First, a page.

Intel has kicked off IDF 2014 with a blizzard of announcements and product news, most of which was promptly buried by Apple’s iPhone 6, 6 Plus, and pointless smartwatch. First up, there’s Edison, Intel’s new internet of things development platform. It features a dual-core Silvermont Atom clocked at 500MHz and an Intel Quark clocked at 100MHz. This is paired with 1GB of LPDDR3, integrated WiFi, 4GB of storage, and support for Yocto Linux — all in something a little larger than a postage stamp.
Interestingly enough, the WiFi support is provided by Broadcom rather than by any of Intel’s homegrown chips. No word yet on when the company will transition to eating its own Infineon dog food for such initiatives. Intel is also rolling out an Android reference platform for developers — again, not a great deal of information on this front, but it’s a smart move for a company that wants to stop hurling tremendous amounts of money at subsidies for Android tablets in the long run.
Up next, there’s Broadwell, aka Core M, which has been a major discussion topic of late. Intel was showing off Broadwell silicon — according to Hot Hardware, the limited benchmarks they were able to run shows the new tablet platform outperforming all previous Atom and low-powered Intel and AMD platforms, sometimes by significant margins. The Core M-5Y70 chip posted scores of 2.48 in Cinebench R11.5, 142.8ms in SunSpider, and 50,985 in 3DMark Ice Storm — all of which are well beyond any other ultra-mobile chip on the market. Obviously, though, we need to actually benchmark some shipping hardware before we draw any conclusions.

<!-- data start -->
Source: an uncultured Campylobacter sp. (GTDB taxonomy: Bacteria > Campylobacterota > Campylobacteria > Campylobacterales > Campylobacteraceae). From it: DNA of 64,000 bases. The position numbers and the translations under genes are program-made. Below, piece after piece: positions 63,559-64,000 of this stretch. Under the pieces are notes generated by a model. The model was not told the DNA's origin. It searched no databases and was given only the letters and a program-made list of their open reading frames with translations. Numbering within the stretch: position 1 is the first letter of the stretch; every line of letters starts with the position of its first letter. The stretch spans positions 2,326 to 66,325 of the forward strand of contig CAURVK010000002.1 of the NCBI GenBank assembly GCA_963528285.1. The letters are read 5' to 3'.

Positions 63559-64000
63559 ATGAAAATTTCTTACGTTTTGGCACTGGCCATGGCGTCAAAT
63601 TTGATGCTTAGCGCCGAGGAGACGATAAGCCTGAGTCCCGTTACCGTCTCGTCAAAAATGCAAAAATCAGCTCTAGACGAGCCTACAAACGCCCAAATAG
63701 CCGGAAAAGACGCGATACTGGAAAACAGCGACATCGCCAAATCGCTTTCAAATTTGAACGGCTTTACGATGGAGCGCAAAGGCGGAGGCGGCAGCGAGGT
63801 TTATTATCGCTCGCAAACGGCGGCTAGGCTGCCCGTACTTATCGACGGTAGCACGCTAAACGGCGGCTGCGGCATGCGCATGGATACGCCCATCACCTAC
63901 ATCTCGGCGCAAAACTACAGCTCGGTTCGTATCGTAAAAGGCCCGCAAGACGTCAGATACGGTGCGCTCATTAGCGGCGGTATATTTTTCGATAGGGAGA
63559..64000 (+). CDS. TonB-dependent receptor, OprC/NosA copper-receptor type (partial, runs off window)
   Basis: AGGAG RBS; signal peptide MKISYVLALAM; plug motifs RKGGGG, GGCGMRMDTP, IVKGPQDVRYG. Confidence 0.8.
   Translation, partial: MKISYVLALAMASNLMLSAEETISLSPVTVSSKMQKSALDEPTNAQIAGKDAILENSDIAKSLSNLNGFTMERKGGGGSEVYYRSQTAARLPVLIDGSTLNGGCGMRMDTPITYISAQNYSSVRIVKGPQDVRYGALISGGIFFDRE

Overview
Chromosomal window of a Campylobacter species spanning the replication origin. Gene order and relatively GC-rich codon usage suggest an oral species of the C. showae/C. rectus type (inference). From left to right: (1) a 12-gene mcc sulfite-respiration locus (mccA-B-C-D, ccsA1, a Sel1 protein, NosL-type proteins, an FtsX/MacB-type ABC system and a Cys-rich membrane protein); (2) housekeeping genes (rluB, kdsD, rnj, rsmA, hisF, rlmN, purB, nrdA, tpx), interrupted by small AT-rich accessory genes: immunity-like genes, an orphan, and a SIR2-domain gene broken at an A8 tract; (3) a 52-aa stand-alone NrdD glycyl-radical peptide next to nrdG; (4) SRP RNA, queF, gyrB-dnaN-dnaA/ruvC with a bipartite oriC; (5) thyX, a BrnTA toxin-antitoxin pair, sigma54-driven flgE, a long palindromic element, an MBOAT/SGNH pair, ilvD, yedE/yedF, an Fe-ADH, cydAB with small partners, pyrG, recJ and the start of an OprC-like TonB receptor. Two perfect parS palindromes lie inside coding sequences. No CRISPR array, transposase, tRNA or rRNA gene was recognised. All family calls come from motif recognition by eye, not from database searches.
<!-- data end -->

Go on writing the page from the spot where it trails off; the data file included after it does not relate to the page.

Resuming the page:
Core M isn’t expected to ship until the end of the year, but these figures apparently come from final silicon in near-production hardware.
Skylake officially coming “later” in 2015
Finally, there’s a bit of news on Skylake. Back when Broadwell delays broke, we theorized that the delay would almost certainly trickle down to Skylake — that Intel wouldn’t launch a mobile die shrink and a new architecture within six months of each other.
Now, Intel is pushing back against that idea, at least indirectly. The company didn’t give reviewers any hands-on time with Skylake at IDF, but it did show Skylake silicon playing back video and running 3DMark. Availability is set for the second half of 2015, implying that the new chip will ramp up simultaneously as Broadwell gets under way.
Call me crazy, but I still think there’s room for wiggling on this. It’s incredibly unlikely that Intel would opt to transition OEMs to a new 14nm part, then turn around and ship a new chip in less than a year. Given that Broadwell is rolling out in staggered fashion over six months, it implies that Skylake will follow a similar path — but whether Intel chooses to refresh desktop hardware first or does Broadwell Y is anyone’s guess.
Last of all, though it’s not formally part of IDF, Intel has also dropped a new set of graphics drivers its claiming can boost performance by up to 30% in OpenCL with additional framerate improvements of 8-12% in “select” titles and 3-7% in some additional titles. It’s not going to reinvent the gaming experience but if you’re using an Intel Haswell for gaming every little bit helps.